I have a really pathetic table saw with an aluminium top (but an oddly accurate and stiff rip fence) It lives outside. It does rips only as the Festool system does the bulk of my machining on this massive project. So thinking about it, my reply isn’t just about the track saw but about the entire system. I used to think that it was just overpriced frou-frou. Now I couldn’t be without it.

    Before I purchased another stationary machine I would buy a 3 metre track to avoid joiners etc. I do have a large torsion box bench with the MFT hole layout which, as already mentioned, gets you off the floor. It is also a massive horizontal router table when required. I often cut grooves all over it without care as I can do an annual session with a bit of bondo and a cabinet scraper to refresh it. Having the hole layout accessible for use with dogs is worth the maintenance effort.

  14. #14
    Join Date
    Apr 2007
    Columbus, Ohio, USA
    Simple answer: You do not need a track saw. In an "emergency", you can always just clamp a straight edge to what you want to cut and run your circular saw along it.

    Why I have a track saw:

    1. They usually have better dust collection (significantly so) than a standard circular saw
    2. The track generally marks where the cut will be (you can build your own, but it won't be as nice)
    3. With a track it is easier to use with narrower things such as when I want to edge rough lumber and I need a straight edge (as opposed to lots of room with plywood that is wider).
    4. Usually have a blade that produces a cleaner cut
    5. Usually has "plunge" capability that can be useful.

    There are more, but (1) and (2) above are the primary reasons.

  15. #15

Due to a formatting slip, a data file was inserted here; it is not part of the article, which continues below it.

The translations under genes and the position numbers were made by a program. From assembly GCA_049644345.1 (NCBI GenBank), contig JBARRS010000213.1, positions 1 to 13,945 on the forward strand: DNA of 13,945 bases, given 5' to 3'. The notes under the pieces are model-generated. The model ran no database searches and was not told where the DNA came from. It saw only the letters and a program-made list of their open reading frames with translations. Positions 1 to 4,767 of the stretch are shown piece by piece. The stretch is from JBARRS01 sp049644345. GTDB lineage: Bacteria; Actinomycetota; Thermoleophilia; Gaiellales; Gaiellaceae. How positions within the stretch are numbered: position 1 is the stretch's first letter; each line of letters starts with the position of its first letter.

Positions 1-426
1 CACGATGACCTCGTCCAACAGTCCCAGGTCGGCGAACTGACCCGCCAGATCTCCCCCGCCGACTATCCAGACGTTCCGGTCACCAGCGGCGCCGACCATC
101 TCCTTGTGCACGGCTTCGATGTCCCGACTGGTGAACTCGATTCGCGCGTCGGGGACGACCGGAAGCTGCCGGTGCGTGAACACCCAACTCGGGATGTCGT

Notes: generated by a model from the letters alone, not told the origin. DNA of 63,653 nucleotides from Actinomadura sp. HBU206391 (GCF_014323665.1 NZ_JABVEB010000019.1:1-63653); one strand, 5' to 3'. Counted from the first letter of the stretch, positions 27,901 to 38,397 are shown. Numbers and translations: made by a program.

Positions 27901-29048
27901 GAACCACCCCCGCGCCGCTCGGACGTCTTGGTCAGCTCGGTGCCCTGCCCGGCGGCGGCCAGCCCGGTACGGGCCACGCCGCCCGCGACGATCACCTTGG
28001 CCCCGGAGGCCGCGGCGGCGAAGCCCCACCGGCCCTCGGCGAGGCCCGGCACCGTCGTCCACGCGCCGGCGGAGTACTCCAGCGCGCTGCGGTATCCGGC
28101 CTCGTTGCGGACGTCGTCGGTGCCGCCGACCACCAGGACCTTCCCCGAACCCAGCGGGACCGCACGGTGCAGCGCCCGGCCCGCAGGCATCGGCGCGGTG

I built a lot of things over about 4 decades without a track saw. But I am very happy I bought one about 10 years ago. I also convinced my church to get one for us "volunteers" that help out with maintenance. The church bought an evolution track saw and two 50 inch pieces of Wen track for about $250. I have a DeWalt with the three lengths of track they sell for it, I think they are 109, 59, and 40 inches long. I get a lot better cut quality with my DeWalt than I get with the Evolution but I think a lot of that is the blade. But I don't know if it is all the blade. For what we do there, it works fine but I do not know if it would work for me at home.

    At home I make "nicer things" than I make volunteering at church. Furniture and cabinets. I made a 10 foot long dining room table earlier this year that has a 42 inch wide cherry top made of 6 boards. I joined my two longer tracks and used the track saw to make the glue ready edges of the boards. Resulting glue joints are good. I don't think I could done this with my other tools. Maybe if I could find a straight edge long enough with a router against it. But with the track saw it was simple.

    As a break down tool, I don't know that it would be worth it to me either. The rib forces you to follow the rail so you avoid the mis-cuts that are possible with a circular saw and straight edge but you've probably learned to minimize those issues. The real value is when you accept that there is no reason to recut things on the table saw. That meant for me that I needed to make some jigs to position my track right and consistently because my measuring and marking were sometimes an issue. But at this point, I do not wrestle big pieces of anything over my table saw. It is far easier to just use the track saw.

    I still use a little battery powered circular saw to break down log hardwood boards and do other relatively crude cuts. No sense dulling the track saw blade with that sort of work.

    Dust collection is very much a secondary consideration for me but if you work in finished spaces it can be important.

    You would find yourself using it for other things if you had one. I have thrown an old blade on mine and cut sheet rock with it, for instance. Very easy and accurate. In that case the dust collection was important, however.

    I don't think you need it if you are happy with your other methods. But I think you would find a lot of uses for it if you had one. I need to use an inexpensive one like the Evolution or Wen more to be confident they can be trusted with finish cuts like rips for glueup. With the right blade I think they can be I don't have direct experience. But a saw on the order of the DeWalt or Makita definitely can.